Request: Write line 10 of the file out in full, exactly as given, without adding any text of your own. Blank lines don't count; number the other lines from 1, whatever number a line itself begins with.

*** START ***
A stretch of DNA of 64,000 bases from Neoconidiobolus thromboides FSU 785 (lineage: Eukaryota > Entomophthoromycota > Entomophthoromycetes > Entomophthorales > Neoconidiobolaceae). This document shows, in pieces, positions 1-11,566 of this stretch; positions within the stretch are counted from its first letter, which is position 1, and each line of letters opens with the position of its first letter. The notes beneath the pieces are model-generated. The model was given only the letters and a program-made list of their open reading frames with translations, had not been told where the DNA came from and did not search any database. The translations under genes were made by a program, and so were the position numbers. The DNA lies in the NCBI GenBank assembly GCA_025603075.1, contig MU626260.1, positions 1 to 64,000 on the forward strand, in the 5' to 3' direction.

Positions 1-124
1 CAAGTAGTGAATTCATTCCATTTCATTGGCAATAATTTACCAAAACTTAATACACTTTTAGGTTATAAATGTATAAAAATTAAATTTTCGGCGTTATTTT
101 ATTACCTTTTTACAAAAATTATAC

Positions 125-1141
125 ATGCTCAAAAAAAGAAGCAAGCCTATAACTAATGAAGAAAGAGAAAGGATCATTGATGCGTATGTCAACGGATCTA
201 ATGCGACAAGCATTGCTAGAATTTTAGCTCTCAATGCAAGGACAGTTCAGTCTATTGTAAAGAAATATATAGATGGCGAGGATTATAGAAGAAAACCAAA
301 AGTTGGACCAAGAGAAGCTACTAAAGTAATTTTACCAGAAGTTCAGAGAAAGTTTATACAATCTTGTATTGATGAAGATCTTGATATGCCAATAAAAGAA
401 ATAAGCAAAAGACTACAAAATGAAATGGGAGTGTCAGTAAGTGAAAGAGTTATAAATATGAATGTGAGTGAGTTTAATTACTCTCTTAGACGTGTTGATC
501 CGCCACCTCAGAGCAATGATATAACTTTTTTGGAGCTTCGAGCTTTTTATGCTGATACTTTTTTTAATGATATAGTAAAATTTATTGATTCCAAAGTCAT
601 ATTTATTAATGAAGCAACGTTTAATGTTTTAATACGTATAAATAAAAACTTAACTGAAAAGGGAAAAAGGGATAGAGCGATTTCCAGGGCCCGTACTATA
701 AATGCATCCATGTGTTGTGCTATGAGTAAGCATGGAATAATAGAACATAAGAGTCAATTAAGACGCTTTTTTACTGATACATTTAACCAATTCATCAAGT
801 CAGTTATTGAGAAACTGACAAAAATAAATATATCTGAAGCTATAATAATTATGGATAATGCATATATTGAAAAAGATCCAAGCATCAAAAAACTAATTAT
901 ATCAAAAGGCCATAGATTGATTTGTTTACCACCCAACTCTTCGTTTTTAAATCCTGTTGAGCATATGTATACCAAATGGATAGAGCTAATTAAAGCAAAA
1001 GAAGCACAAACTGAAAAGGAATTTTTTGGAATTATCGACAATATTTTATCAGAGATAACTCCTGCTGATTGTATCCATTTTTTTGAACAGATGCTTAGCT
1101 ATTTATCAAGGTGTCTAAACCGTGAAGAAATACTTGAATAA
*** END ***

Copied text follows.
501 CGCCACCTCAGAGCAATGATATAACTTTTTTGGAGCTTCGAGCTTTTTATGCTGATACTTTTTTTAATGATATAGTAAAATTTATTGATTCCAAAGTCAT